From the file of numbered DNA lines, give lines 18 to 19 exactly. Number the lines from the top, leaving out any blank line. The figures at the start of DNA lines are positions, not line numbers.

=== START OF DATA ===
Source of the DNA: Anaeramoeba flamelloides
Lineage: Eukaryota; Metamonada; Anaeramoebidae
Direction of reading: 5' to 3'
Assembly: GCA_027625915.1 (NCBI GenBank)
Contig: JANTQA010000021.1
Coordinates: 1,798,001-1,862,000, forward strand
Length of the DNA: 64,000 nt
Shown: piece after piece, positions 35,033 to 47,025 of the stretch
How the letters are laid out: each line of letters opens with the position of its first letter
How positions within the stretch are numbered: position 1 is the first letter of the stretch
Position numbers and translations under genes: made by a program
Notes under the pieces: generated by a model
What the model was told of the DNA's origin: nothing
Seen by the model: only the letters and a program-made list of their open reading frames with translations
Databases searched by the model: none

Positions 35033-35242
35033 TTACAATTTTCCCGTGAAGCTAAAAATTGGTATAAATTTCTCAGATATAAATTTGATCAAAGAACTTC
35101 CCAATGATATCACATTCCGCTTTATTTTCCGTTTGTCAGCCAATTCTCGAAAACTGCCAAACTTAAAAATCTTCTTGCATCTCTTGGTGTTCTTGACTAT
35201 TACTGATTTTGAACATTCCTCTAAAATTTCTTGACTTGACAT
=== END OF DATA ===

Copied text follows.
35101 CCAATGATATCACATTCCGCTTTATTTTCCGTTTGTCAGCCAATTCTCGAAAACTGCCAAACTTAAAAATCTTCTTGCATCTCTTGGTGTTCTTGACTAT
35201 TACTGATTTTGAACATTCCTCTAAAATTTCTTGACTTGACAT